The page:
“The individual is not a poker chip in a game. He isn’t a marker or a cipher or a symbol. The individual is an independent creative force. More energy is expended on denying that creative force than the sum required to light all the lightbulbs and run all the machines on the planet.” (THE MAGICIAN AWAKES, Jon Rappoport)
The analysis in this article is based, in part, on the work of Patrick Wood, and his book, Technocracy Rising, which is a major breakthrough in understanding the elite plan for our world.
As you read this article, you’ll notice some Technocratic changes are long-term plans, while other changes are already underway.
Technocracy, in its most radical form, which IS the form on the planning table, would eliminate private property in exchange for “a better life for all.”
Every person would have an energy quota. During a given time period, he would only be allowed to “spend” so much—calculated from how much energy has been used to produce the goods he buys. (The smart grid is a step in that direction.)
Real time tracking would calculate all energy inputs and outputs on the planet.
The tracking of a) energy use by each citizen and b) overall energy production would be the true purpose of the Surveillance State. Not the defeat of terrorism.
Terrorism and wars exist to mount sufficient chaos to “require” the imposition of a “better order.”
Politicians would eventually subordinate themselves to engineers and “computer professionals,” who believe they can create a society that operates like a well-oiled machine. Every person would have a cog-role in the machine.
Obviously, this new system is not meant to compete with any version of free enterprise; therefore, self-determined nations would disappear, and One Planet, under managed Technocracy, would be the only nation. So borders would have to be erased—and this is the ultimate purpose of unlimited immigration, worldwide.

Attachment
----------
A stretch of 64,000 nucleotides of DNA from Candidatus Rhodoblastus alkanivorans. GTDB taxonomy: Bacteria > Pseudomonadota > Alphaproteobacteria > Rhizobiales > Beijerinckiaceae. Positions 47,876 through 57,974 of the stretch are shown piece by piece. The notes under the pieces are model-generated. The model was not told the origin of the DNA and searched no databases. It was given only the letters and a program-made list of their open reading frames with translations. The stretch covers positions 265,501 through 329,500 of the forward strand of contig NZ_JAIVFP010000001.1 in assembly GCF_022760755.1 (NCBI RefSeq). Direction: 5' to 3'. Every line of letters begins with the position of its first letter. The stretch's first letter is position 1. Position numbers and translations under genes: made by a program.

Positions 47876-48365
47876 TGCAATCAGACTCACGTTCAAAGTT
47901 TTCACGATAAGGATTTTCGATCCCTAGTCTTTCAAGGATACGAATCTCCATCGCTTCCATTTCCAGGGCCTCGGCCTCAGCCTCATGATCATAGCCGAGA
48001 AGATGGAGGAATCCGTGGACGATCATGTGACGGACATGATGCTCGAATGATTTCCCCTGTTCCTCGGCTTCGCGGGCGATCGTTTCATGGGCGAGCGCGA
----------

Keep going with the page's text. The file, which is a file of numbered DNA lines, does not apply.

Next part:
Most people would view this basic sketch of the new world order as pure science fiction.
It is not.
Under Technocracy, every person would have to give up his freedom.
Strive, as an individual to achieve what you profoundly desire? OUTMODED.
Own Property? OUTMODED.
Vote out technocratic rulers? OUTMODED.
Opt out of automation on any front? OUTMODED.
Assert any of the rights in the Bill of Rights? OUTMODED.
Demand the freedom to voice an opinion, judgment, or fact that others might find offensive or disturbing? OUTMODED.
None of this even begins to cover the interior changes that would be made to human beings, through genetic reconfiguration and other techniques.
In other words, this is Huxley’s Brave New World. But as Huxley was writing his novel, the nascent technocratic movement was already underway.
Several French philosophers had already touted the Planned Society based on science, as if the same means for control of Nature’s forces in the physical world should be applied by humans, to themselves. In order to evolve.
All problems could be overcome, as long as humans were looked at as parts in an overall mechanism. Then, formulas would work.
Take all wild cards and jokers out of the deck.
Bring about order.
Call it harmony.
Even call it love…
Huxley, in Brave New World, writes about a future Technocratic society in which the “science” of human behavior, organization, and operant conditioning have triumphed:
“Wheels must turn steadily, but cannot turn untended, there must be men to tend them, men as steady as the wheels upon their axles, sane men, obedient men, stable in contentment.”
“’Fortunate boys!’ said the Controller. ‘No pains have been spared to make your lives emotionally easy – to preserve you, so far as that is possible, from having emotions at all’.”
“One cubic centimeter [of soma, the wonder drug] cures ten gloomy sentiments.”
“The world’s stable now. People are happy; they get what they want, and they never want what they can’t get. They’re well off; they’re safe; they’re never ill; they’re not afraid of death; they’re blissfully ignorant of passion and old age; they’re plagued with no mothers or fathers; they’ve got no wives, or children, or lovers to feel strongly about; they’re so conditioned that they practically can’t help behaving as they ought to behave. And if anything should go wrong, there’s soma.”
In the ultimate Technocratic society, there is no need to deny the creative force within. It’s been conditioned into amnesia.
Therefore, as long as the walls of narrow feeling and perception hold steady, people are content.
If you asked a member of that society whether he missed experiencing and acting on his own creative impulse (or asked many members of this society, now), he would give you a blank look. He wouldn’t know what you were talking about.
Create? Create what?
“What do I want to create?” Far from the madding crowd of Technocracy, that is the question every person should ask.
It opens the door to a new life.
It puts every individual at the center of his own destiny.